Did you ever forget to log off your MOT after you’ve completed it?

We’ve all been there…the phone rings, a customer comes to collect a car, or we’re rushing from job to job and it just slips our mind.

But hey, it’s not a major issue is it?!

The simple answer is YES – Not logging an MOT off can be a lot more serious than you might think!

What are potential consequences of not logging off an MOT?

Well, it’s possible that both the MOT tester and/or the MOT station could lose their testing licence!

It might sound dramatic but it’s laid out in the MOT Guide (appendix 8, Section 5f if you want to check!).

Just imagine the situation…

The tester (let’s call him Dave) has left work on Wednesday afternoon, gone home and come back to work the next morning, forgetting that the last MOT test remains on the MOT ramp, logged on.

The DVSA have spotted this situation and are sitting in the MOT station car park as Dave arrives at work.  Luckily for the DVSA they have a great view straight into the MOT bay from where they are sitting – they can see the car and Dave as he gets himself ready for work.  He turns the computer on, makes a cuppa, looks at his job cards and is ready to start the day.  There’s a look of puzzlement as he spots a vehicle on the ramps, then he remembers that the vehicle in front of him is the one he tested last night.  His shock turns to horror as he realises that he completely forgot to log the test off before he finished for the day.

In the vain hope that no one will ever know (all thoughts of his Site Manager checking the Test Log have flown out of the window), he logs off at the speed of light and starts to move the vehicle to get it out of the workshop.

In comes the DVSA officer who asks Dave “have you been with this vehicle the whole time it was logged on?”   Of course, the answer is “no, I’ve been at home, sleeping, getting the kids ready for school etc”.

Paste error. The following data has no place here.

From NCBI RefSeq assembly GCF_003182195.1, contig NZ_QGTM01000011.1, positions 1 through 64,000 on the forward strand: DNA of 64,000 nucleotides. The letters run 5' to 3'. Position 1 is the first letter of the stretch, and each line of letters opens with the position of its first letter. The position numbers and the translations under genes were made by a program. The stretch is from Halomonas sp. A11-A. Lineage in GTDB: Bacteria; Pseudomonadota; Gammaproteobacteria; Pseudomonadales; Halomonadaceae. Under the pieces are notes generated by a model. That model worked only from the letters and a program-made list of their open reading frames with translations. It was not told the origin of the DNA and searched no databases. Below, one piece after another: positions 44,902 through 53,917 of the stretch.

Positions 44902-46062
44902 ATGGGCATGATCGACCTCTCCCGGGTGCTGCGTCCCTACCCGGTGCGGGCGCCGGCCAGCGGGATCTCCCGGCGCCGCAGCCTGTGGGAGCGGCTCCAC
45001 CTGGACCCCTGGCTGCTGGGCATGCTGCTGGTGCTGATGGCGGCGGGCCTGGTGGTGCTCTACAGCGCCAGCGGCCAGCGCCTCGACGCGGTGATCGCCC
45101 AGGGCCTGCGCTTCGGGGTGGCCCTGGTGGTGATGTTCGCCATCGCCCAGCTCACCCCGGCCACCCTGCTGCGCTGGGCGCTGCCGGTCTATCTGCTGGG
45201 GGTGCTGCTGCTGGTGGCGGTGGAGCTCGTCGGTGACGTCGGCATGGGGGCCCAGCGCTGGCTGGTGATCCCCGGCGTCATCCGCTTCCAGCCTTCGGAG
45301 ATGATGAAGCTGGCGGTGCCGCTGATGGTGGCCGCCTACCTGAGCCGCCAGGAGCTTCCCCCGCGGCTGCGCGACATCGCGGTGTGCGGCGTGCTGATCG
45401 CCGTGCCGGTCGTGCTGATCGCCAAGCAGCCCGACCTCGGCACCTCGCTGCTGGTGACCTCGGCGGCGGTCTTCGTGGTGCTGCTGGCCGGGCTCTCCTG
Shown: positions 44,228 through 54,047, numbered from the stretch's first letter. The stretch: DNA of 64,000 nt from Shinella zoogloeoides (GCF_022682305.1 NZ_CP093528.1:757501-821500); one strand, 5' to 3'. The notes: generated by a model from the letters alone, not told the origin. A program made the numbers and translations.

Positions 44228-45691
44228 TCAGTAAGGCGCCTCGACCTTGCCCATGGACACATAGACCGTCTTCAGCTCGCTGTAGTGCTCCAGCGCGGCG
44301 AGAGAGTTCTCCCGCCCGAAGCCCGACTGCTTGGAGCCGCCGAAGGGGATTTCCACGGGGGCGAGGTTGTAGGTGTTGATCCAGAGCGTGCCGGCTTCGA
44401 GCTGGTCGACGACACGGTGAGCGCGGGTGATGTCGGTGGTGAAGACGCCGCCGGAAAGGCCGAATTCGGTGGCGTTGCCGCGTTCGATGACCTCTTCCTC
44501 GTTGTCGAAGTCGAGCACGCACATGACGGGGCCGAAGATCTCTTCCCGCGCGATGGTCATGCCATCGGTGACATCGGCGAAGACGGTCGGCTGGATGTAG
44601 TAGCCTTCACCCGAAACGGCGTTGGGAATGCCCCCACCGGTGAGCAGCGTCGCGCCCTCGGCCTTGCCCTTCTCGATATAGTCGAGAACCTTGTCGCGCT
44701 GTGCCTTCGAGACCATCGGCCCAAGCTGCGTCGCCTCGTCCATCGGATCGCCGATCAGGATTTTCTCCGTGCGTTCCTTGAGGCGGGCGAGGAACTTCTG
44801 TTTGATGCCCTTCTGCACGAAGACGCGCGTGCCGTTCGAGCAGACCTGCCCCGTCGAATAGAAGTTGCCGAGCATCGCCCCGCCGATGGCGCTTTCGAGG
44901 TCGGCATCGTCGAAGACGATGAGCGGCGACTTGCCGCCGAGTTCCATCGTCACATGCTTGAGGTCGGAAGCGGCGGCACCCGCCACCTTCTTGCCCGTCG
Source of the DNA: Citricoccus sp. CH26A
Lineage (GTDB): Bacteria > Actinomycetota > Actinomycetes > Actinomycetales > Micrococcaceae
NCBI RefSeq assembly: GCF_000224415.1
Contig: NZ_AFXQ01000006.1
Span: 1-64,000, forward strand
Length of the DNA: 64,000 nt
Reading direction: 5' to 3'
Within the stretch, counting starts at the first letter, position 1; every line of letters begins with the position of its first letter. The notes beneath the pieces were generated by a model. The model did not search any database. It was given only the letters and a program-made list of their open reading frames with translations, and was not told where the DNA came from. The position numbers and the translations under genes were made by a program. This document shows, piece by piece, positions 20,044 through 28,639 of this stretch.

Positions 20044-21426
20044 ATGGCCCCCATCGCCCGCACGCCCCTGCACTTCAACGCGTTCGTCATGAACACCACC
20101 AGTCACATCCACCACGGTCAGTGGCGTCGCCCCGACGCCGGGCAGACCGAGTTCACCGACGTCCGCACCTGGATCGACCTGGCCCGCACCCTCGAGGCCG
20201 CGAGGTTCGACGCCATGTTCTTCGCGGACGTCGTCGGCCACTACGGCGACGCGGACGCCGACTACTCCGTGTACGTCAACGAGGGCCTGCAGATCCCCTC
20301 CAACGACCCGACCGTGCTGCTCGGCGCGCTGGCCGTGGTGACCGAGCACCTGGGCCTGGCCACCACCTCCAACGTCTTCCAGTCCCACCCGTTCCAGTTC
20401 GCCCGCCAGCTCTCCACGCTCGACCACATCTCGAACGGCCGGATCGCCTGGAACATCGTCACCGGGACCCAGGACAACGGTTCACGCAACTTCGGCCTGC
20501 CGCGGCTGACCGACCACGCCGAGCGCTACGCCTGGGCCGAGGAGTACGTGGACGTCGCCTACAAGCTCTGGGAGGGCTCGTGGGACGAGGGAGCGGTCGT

It’s also the answer that the DVSA officer expected.  He can now refer to Appendix 8, Section 5f and start a disciplinary procedure, which could result in 100 points for Dave and 500 points for the station.  Both of which can mean a short-term cessation of their licences.

What’s the impact now of a lapse in concentration?

  • Loss of business
  • Loss of earnings
  • Loss of job
  • Loss of reputation

What should you do if you ever find yourself in this situation?

Firstly, DON’T PANIC! Whilst it’s frustrating and causes you extra work, it is fixable but it’s essential that you follow the correct procedure.

The correct (and only) course of action is to abort the test and start it again.

You must carry out a full examination – that DVSA officer may still be out there and if he has seen you abort the test you can be sure that he will be watching to ensure you follow the correct procedure.

So remember:

  • DON’T finish the test
  • DO Abort the test
  • DO start over – there is no other way around this situation.


We all make mistakes but by taking the time to redo the test thoroughly, you’ll ensure that you keep your MOT licence and your reputation.   And when you’ve sorted the immediate issue, have a think about what created the situation and work out how to avoid it happening again in the future.

If you need further guidance, don’t hesitate to contact karena@themotgroup.co.uk